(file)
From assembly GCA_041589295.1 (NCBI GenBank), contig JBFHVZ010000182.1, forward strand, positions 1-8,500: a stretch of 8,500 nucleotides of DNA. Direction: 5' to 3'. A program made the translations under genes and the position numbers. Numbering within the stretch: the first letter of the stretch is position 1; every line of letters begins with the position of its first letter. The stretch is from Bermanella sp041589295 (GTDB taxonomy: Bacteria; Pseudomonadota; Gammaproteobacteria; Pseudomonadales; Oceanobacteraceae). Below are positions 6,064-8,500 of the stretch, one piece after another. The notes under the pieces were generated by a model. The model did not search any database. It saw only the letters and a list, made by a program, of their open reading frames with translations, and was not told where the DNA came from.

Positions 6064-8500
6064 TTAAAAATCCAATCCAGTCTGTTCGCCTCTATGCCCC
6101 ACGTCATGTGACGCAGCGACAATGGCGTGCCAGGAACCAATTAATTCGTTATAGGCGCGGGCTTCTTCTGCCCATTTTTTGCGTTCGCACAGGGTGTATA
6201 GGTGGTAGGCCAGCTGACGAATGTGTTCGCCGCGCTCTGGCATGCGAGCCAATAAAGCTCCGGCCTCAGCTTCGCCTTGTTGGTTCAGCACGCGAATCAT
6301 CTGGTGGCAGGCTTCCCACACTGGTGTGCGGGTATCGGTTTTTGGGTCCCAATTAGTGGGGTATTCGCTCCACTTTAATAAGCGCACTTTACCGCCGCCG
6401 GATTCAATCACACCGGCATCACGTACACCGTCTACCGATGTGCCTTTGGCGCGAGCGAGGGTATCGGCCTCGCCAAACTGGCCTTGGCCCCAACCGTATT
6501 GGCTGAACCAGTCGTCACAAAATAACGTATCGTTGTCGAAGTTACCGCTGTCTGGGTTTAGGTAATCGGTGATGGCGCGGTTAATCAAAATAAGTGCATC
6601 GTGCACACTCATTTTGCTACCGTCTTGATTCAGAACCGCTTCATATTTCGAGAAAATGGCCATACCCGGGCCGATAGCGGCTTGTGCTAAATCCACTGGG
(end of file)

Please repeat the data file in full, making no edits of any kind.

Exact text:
From assembly GCA_041589295.1 (NCBI GenBank), contig JBFHVZ010000182.1, forward strand, positions 1-8,500: a stretch of 8,500 nucleotides of DNA. Direction: 5' to 3'. A program made the translations under genes and the position numbers. Numbering within the stretch: the first letter of the stretch is position 1; every line of letters begins with the position of its first letter. The stretch is from Bermanella sp041589295 (GTDB taxonomy: Bacteria; Pseudomonadota; Gammaproteobacteria; Pseudomonadales; Oceanobacteraceae). Below are positions 6,064-8,500 of the stretch, one piece after another. The notes under the pieces were generated by a model. The model did not search any database. It saw only the letters and a list, made by a program, of their open reading frames with translations, and was not told where the DNA came from.

Positions 6064-8500
6064 TTAAAAATCCAATCCAGTCTGTTCGCCTCTATGCCCC
6101 ACGTCATGTGACGCAGCGACAATGGCGTGCCAGGAACCAATTAATTCGTTATAGGCGCGGGCTTCTTCTGCCCATTTTTTGCGTTCGCACAGGGTGTATA
6201 GGTGGTAGGCCAGCTGACGAATGTGTTCGCCGCGCTCTGGCATGCGAGCCAATAAAGCTCCGGCCTCAGCTTCGCCTTGTTGGTTCAGCACGCGAATCAT
6301 CTGGTGGCAGGCTTCCCACACTGGTGTGCGGGTATCGGTTTTTGGGTCCCAATTAGTGGGGTATTCGCTCCACTTTAATAAGCGCACTTTACCGCCGCCG
6401 GATTCAATCACACCGGCATCACGTACACCGTCTACCGATGTGCCTTTGGCGCGAGCGAGGGTATCGGCCTCGCCAAACTGGCCTTGGCCCCAACCGTATT
6501 GGCTGAACCAGTCGTCACAAAATAACGTATCGTTGTCGAAGTTACCGCTGTCTGGGTTTAGGTAATCGGTGATGGCGCGGTTAATCAAAATAAGTGCATC
6601 GTGCACACTCATTTTGCTACCGTCTTGATTCAGAACCGCTTCATATTTCGAGAAAATGGCCATACCCGGGCCGATAGCGGCTTGTGCTAAATCCACTGGG